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Elizabeth Warren could end the presidential speculation today. She has chosen not to.

Sen. Elizabeth Warren (D-Mass.) addresses the crowd during her appearance at the Netroots Nation conference in Detroit last week. (David Coates/ Detroit News via AP)

In a new interview with Sen. Elizabeth Warren (D-Mass.), ABC's Jeff Zeleny does something a journalist should have done a long time ago: press her on her use of verb tense.

Noting Warren's stock response to whether she will run for president is "I am not running," Zeleny makes the completely valid point that such a statement is quite a bit less than Shermanesque.

Here's the video, and here's the exchange:

ZELENY: You've said 'I am not running.' Is that still your answer today?

WARREN: I am not running.

ZELENY: I noticed it's in the present tense, though. 'I am not running.'

WARREN: I'm not running.

ZELENY: Does that mean you've ruled out running, or all you'll say is, 'I am not running'?

WARREN: I am not running for president.

These are the 434th, 435th and 436th times (rough estimates) Warren has uttered some variation of this sentence. One thing she has not yet said: "I will not run for president."

And there's a reason for that.

Warren is, essentially, having her cake and eating it too. She's telling people she's "not running," and that's undeniably a true statement. But if she ever decided to run, nobody could accuse her of being a liar. After all, she was speaking in the present tense. And as of right now, she's not running.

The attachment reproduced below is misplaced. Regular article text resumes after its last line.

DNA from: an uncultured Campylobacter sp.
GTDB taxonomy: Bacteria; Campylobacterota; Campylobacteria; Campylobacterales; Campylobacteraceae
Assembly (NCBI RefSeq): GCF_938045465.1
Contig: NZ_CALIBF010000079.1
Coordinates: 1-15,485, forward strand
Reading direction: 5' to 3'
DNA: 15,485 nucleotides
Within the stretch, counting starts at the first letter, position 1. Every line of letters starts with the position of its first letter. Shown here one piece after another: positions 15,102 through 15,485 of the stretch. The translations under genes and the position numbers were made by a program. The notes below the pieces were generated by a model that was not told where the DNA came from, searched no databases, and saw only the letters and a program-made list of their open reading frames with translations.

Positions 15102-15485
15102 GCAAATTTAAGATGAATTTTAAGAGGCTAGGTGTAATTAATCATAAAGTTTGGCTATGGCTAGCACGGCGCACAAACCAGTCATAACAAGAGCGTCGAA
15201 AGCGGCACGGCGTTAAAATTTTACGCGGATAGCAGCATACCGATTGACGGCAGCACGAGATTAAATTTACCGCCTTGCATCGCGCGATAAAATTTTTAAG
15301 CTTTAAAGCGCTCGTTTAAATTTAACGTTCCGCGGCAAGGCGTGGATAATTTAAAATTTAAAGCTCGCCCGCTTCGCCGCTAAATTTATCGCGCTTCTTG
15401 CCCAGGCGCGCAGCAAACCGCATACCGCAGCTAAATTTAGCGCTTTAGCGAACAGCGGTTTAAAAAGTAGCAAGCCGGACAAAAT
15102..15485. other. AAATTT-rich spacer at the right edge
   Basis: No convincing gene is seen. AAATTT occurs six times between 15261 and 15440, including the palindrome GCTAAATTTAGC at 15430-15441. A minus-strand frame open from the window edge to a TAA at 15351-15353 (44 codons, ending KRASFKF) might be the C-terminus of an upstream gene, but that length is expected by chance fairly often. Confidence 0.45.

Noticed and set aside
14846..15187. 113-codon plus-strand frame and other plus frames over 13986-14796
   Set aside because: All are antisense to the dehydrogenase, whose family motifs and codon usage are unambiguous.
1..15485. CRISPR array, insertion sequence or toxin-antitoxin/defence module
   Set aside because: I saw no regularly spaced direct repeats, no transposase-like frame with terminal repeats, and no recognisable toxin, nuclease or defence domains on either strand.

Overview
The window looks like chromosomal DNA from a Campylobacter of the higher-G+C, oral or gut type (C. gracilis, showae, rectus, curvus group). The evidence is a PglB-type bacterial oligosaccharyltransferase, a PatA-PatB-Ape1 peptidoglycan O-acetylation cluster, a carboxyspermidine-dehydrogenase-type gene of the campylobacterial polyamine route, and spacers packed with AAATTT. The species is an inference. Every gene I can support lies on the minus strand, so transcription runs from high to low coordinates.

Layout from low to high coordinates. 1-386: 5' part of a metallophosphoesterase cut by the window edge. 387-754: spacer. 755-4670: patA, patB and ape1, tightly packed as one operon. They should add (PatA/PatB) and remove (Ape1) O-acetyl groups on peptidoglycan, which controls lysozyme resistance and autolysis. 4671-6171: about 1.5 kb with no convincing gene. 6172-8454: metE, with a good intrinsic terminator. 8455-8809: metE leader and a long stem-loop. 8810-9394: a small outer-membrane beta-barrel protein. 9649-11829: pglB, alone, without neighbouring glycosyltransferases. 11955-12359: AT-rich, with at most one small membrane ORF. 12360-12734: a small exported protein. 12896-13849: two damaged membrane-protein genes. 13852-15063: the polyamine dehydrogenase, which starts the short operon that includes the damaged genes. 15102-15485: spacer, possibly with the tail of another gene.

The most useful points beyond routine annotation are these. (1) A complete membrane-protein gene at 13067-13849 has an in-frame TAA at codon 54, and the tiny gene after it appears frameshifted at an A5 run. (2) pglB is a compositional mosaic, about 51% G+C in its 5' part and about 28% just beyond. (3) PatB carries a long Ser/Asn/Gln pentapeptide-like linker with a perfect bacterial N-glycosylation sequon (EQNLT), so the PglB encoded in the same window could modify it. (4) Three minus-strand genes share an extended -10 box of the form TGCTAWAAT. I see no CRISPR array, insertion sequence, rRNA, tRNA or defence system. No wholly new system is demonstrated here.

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A list of other people who can credibly say "I am not running" today includes Rand Paul, Rick Perry, Marco Rubio, Hillary Rodham Clinton, Joe Biden and Martin O'Malley. None of them are official candidates for president with campaign committees. None of them are running, as of right now.

Now, it might sound like we're playing a dumb game of semantics here. And we understand how tiresome the repeated "will you run" questions are even for the biggest political junkies.

There's also the fact that many politicians have offered more-Shermanesque, future-tense denials and still decided to run. These folks include the incumbent president of the United States.

But politicians use certain words for a reason, and the fact that Warren won't venture beyond the present tense isn't a coincidence. This is the response she has given over and over again. It's clearly the message she has chosen for herself.

That doesn't mean she will eventually run. Perhaps she's just hoping that we'll continue to write stuff like this so that the talk persists and she can stay politically relevant.

But we also shouldn't pretend that Elizabeth Warren is totally exasperated that people keep asking her this question. She could put a stop to it today.

Aaron Blake covers national politics and writes regularly for The Fix.

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